Are you saying that because that *specific* kid might not have learned a bad habit, but instead have some sort of problem I don’t know about? Well, that might be relevant if I was judging the *kid*, but, uh, I’m not.

            No, when I see children behaving in *certain specific ways* (Not poor behavior in general), I think ‘Some idiot adult taught them that habit. They tried it a few times, as all children do, and learned it worked from an idiot adult.’. You seem to think I shouldn’t think that because I might be wrong and no one taught them that (Which does not seem true for such an oddly specific way, but let’s just accept the hypothetical for now.), and I shouldn’t…uh…think bad things about non-existent people? Huh?

            Feel free to try to convince me that I am *wrong* more often than I think about why children behave this way. Maybe I am. But, again, all that means is I’m blaming imaginary people for children’s behavior, which hardly seems like an actual problem. (And, frankly, asserting it’s some sort of developmental problem of the child seems to be risking the blame moving *to* the child.)

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    • I try not to judge parents in public, but, honestly, I tend to think of parents that have kids running around begging for them to get some toy or candy or whatever while they’re not specifically shopping for that kid like people who have dogs that sit and beg while they eat…dude, at some point you encouraged that behavior (…) But *someone* clearly screwed up somewhere.

      I have trouble with that viewpoint from a couple of different angles. I think they all center on the comment about the dog, really.

      It is normal when we are out doing something with other humans, to make, and consider, requests to modify what we are doing as options presents themselves. If you see a couple out shopping, and one spouse says “Look, the salmon is on sale – shall we have salmon for supper?” do you think of the spouse expecting to be granted a respectful hearing as similar to a misbehaving dog? I hope not.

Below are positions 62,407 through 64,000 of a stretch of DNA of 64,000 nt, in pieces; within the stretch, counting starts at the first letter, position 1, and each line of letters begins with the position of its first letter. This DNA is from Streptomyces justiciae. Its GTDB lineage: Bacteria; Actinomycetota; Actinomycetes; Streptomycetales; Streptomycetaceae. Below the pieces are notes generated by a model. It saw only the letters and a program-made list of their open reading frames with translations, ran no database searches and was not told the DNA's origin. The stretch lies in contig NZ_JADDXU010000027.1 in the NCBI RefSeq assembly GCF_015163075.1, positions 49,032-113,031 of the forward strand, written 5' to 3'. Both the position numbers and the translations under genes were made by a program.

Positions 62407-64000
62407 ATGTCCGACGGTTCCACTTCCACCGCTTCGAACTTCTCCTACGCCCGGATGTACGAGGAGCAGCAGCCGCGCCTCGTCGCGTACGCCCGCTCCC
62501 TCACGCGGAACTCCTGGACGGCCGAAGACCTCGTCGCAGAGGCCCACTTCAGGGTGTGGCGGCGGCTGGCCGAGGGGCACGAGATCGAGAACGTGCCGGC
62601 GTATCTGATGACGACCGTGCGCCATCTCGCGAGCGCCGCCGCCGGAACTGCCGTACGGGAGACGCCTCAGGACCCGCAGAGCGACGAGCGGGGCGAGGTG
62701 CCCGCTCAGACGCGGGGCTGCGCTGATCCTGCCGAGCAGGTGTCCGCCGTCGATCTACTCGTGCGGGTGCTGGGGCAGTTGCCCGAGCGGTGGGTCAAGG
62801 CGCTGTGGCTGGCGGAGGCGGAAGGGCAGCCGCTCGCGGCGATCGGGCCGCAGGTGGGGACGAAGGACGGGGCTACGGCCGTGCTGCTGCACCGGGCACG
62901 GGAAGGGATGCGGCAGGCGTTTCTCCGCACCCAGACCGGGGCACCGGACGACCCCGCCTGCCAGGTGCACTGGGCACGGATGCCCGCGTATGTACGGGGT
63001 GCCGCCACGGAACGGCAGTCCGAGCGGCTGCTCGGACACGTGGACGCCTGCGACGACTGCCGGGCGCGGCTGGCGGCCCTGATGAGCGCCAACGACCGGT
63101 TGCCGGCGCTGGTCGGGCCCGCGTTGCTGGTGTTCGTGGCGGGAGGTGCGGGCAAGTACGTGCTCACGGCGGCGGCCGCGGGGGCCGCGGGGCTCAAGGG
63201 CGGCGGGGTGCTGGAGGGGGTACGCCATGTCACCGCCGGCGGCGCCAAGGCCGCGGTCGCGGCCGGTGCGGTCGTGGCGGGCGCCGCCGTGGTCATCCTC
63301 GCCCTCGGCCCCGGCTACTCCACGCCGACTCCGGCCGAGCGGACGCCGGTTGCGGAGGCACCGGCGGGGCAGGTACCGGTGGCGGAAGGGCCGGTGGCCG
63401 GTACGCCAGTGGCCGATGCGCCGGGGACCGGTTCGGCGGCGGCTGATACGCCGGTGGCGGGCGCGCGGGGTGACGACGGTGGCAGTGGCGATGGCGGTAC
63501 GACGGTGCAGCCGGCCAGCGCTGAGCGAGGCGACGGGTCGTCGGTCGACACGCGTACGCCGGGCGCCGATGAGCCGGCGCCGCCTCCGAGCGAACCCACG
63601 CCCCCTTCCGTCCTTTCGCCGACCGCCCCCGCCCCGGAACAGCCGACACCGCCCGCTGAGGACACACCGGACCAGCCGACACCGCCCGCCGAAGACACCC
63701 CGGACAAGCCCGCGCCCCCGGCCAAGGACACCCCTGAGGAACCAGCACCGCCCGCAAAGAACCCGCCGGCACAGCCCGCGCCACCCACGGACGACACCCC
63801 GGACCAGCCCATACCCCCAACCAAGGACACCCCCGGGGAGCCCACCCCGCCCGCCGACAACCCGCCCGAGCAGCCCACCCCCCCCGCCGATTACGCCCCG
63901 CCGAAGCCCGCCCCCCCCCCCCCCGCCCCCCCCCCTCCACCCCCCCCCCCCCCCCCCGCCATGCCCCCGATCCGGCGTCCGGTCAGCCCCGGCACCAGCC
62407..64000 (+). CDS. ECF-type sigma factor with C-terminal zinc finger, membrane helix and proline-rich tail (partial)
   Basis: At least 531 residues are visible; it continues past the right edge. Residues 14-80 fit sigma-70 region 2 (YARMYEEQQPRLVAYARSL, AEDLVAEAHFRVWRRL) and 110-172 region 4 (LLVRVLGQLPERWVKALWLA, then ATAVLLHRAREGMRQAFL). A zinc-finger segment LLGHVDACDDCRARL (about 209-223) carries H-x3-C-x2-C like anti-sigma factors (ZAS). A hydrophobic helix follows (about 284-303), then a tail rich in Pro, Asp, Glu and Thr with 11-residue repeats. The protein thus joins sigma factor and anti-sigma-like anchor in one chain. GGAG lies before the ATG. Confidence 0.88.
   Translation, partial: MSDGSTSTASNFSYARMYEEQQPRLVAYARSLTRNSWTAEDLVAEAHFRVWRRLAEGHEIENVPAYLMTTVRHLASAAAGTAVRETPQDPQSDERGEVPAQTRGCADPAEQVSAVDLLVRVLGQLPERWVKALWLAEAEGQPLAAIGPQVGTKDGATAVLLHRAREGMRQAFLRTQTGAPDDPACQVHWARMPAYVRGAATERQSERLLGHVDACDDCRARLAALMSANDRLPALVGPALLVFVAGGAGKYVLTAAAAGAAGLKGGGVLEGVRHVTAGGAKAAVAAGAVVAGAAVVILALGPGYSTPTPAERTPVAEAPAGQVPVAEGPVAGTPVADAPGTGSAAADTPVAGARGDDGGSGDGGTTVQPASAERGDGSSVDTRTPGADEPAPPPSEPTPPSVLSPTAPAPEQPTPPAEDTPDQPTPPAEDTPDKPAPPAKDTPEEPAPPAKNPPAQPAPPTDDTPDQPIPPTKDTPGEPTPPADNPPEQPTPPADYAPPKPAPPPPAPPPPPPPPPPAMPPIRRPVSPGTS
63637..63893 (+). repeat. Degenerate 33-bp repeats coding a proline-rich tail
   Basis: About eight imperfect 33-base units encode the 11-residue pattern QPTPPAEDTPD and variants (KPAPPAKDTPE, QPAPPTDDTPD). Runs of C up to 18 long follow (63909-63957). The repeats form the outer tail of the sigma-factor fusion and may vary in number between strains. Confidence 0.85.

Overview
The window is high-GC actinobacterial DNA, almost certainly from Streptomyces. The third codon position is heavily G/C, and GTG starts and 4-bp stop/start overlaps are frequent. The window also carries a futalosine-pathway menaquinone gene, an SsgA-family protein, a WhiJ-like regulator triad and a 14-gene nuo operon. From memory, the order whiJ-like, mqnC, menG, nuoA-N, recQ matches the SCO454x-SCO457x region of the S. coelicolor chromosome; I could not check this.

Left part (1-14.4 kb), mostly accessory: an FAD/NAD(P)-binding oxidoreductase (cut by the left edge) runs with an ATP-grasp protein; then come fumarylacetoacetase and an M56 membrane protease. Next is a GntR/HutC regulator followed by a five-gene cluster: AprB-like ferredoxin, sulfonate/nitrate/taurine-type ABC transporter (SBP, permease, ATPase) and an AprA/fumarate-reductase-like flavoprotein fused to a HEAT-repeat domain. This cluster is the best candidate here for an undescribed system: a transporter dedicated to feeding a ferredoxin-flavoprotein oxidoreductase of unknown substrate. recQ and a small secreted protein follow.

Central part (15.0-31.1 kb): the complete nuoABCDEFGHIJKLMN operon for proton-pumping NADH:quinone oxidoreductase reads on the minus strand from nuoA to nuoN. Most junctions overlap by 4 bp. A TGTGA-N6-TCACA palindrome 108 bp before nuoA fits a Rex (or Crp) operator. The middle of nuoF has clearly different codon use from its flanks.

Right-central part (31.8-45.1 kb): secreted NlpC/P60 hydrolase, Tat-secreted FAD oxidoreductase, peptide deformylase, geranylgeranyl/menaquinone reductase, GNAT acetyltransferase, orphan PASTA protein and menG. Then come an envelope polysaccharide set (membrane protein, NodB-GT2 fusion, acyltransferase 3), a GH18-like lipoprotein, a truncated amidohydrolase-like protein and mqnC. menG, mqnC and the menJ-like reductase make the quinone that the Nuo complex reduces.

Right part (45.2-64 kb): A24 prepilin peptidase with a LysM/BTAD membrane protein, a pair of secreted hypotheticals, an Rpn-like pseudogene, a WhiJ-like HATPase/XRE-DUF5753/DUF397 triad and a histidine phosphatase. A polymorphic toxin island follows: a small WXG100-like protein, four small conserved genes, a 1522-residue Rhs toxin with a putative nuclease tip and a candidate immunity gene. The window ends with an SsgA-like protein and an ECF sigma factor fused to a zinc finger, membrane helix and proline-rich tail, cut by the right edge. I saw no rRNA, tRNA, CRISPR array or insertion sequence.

I believe we should be teaching our children that it’s OK to advocate for themselves, to propose activities or purchases when they present themselves. Yes, that’s probably going to mean they’ll beg for stuff in the impulse-buy shelves at the checkout counter. It’s probably going to mean a tantrum or two, because just as kids need to figure out asking for things, they need to figure out dealing with “no” when they do.

      You can explain “no, it’s not in the grocery budget,” you can explain, “no, we’re going home where you already have sweets you haven’t eaten,” you can explain, “no, you’ve already had sweets today.” But if the explanation is “no, you’re not allowed to ask for specific groceries that you like while we’re at the grocery store,” I think that’s kind of messed up.

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      • As a teacher, parent, and all-around judgey person, I have worked really hard to not judge parents in public. Yes, I might see something that sets off all sorts of alerts and red flags… but then I remember I am seeing but a tiny snippet of that child and that parent, often devoid of context.

        Maybe the child has special needs.
        Maybe they just landed in the states after a month in Asia and everyone is jet lagged.
        Maybe the mom or kid or both were or are sick.
        Maybe the dad snapped and raised his voice for the first time in two months.

        I try to think, “What would I want people to think of me if they saw me in my worst moment as a parent?” I try to offer that in return.

        Also, what said. I am continually amazed at how often we have *higher* expectations of children than we do of adults. A kid whose executive function skills are in their relative infancy throws a tantrum because he can’t get the candy that is in a package specifically designed to make him want it right away and we say, “What the fuck is his problem? Those parents are raising a monster.”

        Than we look at the 40-something dude who raises his voice with the waitress because he clearly ordered his steak medium and maybe we think, “What the fuck is his problem?” but maybe we also think, “That guy knows how to get what he wants,” or “If you can’t take a simple order right, why are you a waitress in the first place?”